5 years ago

Social Cause Marketing - The Regis Group Inc

Social Cause Marketing - The Regis Group Inc

INTERVIEW pected to be

INTERVIEW pected to be socially responsible and ethically sound? Why do you think there is a demarcation between commercial marketing and social marketing? First, their objectives (and techniques) are different. When there is a particular product or service to be sold, based upon specific tangible benefits, there is rarely room within a brief advertising message for the more altruistic benefits that promote a cause. More often than not these belong in a separate campaign, sponsored by a wellestablished brand whose product benefits are well-known and donít need to be reiterated. Just the way brands are endorsed by celebrities (famous sportspersons, actors, etc.), should a social cause be endorsed by a powerful brand, wherein the powerful brand becomes the celebrity endorser for the social cause taken up? What happens if an important social cause is addressed by a not-so-well-known brand? Would it have the same reach as a powerful brand would have? Powerful brands are clearly the most potent and effective cause partners. A not-so-well-known brand would not have the same power. However, as stated earlier, I find that the strongest cause-related partnerships are those that have a solid ëfití, in which the sponsoring brand seems a logical partner for the cause. Should a not-sowell-known brand be one that is easily associated with the cause benefit, the cause-related partnership could in fact help establish that brand. At what stage of brand life cycle, would it be meaningful for any brand to get out of its comfort zone and start embracing social causes? When brand research demonstrates that it is well-recognized, and its benefits well-accepted and well-understood by the public. Unless, as stated above, it is a new brand that by its inherent nature can be closely associated with the cause. Are the social-cause marketing initiatives truly sustainable? High Brand Image/ Reputations Exhibit Scope for Social Cause Marketing Minimum (Scope for CRM Minimal) Nullified (Scope for CRM absent) High (Scope for CRM is High) Moderate (Scope for CRM is Medium) Low Low High Social sensitivity/social empathy/ Social consciousness of customers Copyright: IBSCDC; CRM = Cause Related Marketing I believe so, depending on the continuing needs of the cause. However, successive initiatives within a long-term campaign must be innovative to refresh the campaign and provoke new interest. In lengthy campaigns, it helps if the cause can be branded every bit as compellingly and memorably as their partner brands. We have created a matrix for deciding on the scope of adaptability for social-cause marketing? (See Exhibit) Please give your comments. I consider this matrix to be generally correct. I do believe that a carefully targeted cause-related campaign can in fact increase the social consciousness of the consumers, thereby increasing the scope of CRM. For example, in the US, clean energy or energy efficiency campaigns have traditionally been directed toward an upscale, better-educated consumer. But recently, energy campaigns have been redirected to a lower-income ëgreen collarí target. This should greatly expand consciousness and meaningful conservation. What according to you would be the new trends in social cause marketing ñ both in developed markets and emerging markets? I believe that there is much more awareness of important social causes throughout the world today. Therefore, social-cause campaigns that are honestly and sincerely designed can have an increasingly important role to play in any brand marketing strategy. And if the brand and the cause have an inherent synergy or ëfití, then the campaign is considerably strengthened. The uses of the new media; the Internet, YouTube contests, social media sites like Facebook and Twitter, and interactive media in everything from the Web to cell phones to billboards can only increase the effectiveness of these campaigns, particularly among the young. Marketing executives in both developed and emerging markets that ignore this trend, do so at their peril! And the leaders of struggling cause organizations, finding that individual contributions are waning in tough economic times, had better seek out and develop a CRM partnership. Their survival may depend on it! The interview was conducted by Dr. Nagendra V Chowdary, Consulting Editor, Effective Executive, Dean, IBSCDC. ( Reference # 03M-2009-09-08-06 SEPTEMBER 2009 50 EFFECTIVE EXECUTIVE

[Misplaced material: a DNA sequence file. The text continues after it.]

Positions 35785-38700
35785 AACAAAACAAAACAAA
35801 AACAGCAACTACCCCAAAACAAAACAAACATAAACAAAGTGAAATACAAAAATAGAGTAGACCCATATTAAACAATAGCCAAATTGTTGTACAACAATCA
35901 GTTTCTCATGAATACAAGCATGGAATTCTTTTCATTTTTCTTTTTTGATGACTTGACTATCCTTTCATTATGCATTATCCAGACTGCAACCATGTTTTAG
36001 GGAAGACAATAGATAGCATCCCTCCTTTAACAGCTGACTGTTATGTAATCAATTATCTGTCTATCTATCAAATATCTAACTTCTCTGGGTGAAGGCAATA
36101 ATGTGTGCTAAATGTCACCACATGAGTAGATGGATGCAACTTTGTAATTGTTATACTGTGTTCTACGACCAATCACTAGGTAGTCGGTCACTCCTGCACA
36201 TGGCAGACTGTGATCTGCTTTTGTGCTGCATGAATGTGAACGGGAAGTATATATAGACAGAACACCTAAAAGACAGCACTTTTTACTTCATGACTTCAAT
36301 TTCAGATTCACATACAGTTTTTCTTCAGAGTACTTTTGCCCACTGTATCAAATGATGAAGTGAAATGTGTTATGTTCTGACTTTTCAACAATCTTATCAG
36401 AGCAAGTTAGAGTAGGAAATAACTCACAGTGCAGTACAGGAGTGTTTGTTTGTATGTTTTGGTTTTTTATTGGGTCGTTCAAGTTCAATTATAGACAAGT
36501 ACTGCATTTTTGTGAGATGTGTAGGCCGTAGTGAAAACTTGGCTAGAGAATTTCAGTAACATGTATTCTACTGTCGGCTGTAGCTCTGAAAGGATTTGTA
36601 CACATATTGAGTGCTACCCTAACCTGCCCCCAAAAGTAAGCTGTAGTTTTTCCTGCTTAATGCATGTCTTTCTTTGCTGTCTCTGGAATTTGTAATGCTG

P E R S P E C T I V E The Moral of the Moment… Social Cause Marketing Iíve always loved the holiday season; people are a little happier, the days are little brighter, and so many of the advertisers seem to get caught up in the holiday spirit. As a matter of fact, certain commercials that have little to nothing to do with the actual product are brought out of mothballs and played every holiday season. Although I only see these commercials for a week or so once a year, I know them well because some of them have been playing annually for over 30 years. What I donít understand is why. Donít get me wrong, I appreciate having a beer company spend an enormous amount of money showing me a beautiful landscape, and spectacular horses, to make my day a bit brighter. Iím also a fan of watching a kind gesture from one human being to another without a product in sight. It makes me smile, and it makes me happy. I even like to be reminded of other civic duties like voting. It also makes me wonder why they are being so generous with their advertising dollars. Are they really that concerned with my wellbeing or is there more to it than meets the eye? The fact is, unbeknownst to many of us, we are being exposed to social-cause marketing. Iím a pretty positive person, but I learned long ago a simple acronym that provides a simple, but critical question that any capitalist has on their mind when making business decisions ñ even social-cause marketing decisions. The acronym is WIFM, and it stands for, ìWhatís In It For Me?î So whatís in it for an organization or company to spend enormous sums of money to not feature their product in a marketing campaign? If we can answer that question, we can get a much better handle on social-cause marketing. A simple answer would be that the organizations sponsoring these acts of kindness create a well guided trail back to their organization hoping their selfless act will pay dividends at a later date. In a sense, the campaign would act as a surrogate marketer for those who are paying the bills. For instance, a social-cause marketing campaign to get the vote out on an election may very well benefit the organization whose candidate has a higher probability of winning from a larger turnout. Itís a win-win situation for those who are targeted, and those who are targeting. Itís a socially responsible message, and it benefits the organization sponsoring it. The more difficult scenario is the good natured corporation just wanting to spread good cheer for the holiday season. Of course the cynic in Rob Jolles is a bestselling author, speaker and President of Jolles Associates Inc., an international training corporation, me would say that a beer company wishing us good cheer for the holidays coincidently has its biggest alcohol consumption during that holiday season. I suppose we have found our win-win scenario but once again there is a coincidental trail back to the marketer. So the moral of this moment is to understand that although socialcause marketing appears to be a selfless act of kindness by organizations that are simply concerned with our wellbeing the reality is that every now and then we need to be reminded that itís very rare in this world to get something for nothing. In the end, I think we all benefit from the concept of social-cause marketing. I just donít want to lose sight of that fact that before we spread too much good will to the organizations that support such marketing approaches, we should understand the WIFMís involved in these decisions. © 2009 Job Rolles. All Rights Reserved. ( Reference # 03M-2009-09-09-01 SEPTEMBER 2009 51 EFFECTIVE EXECUTIVE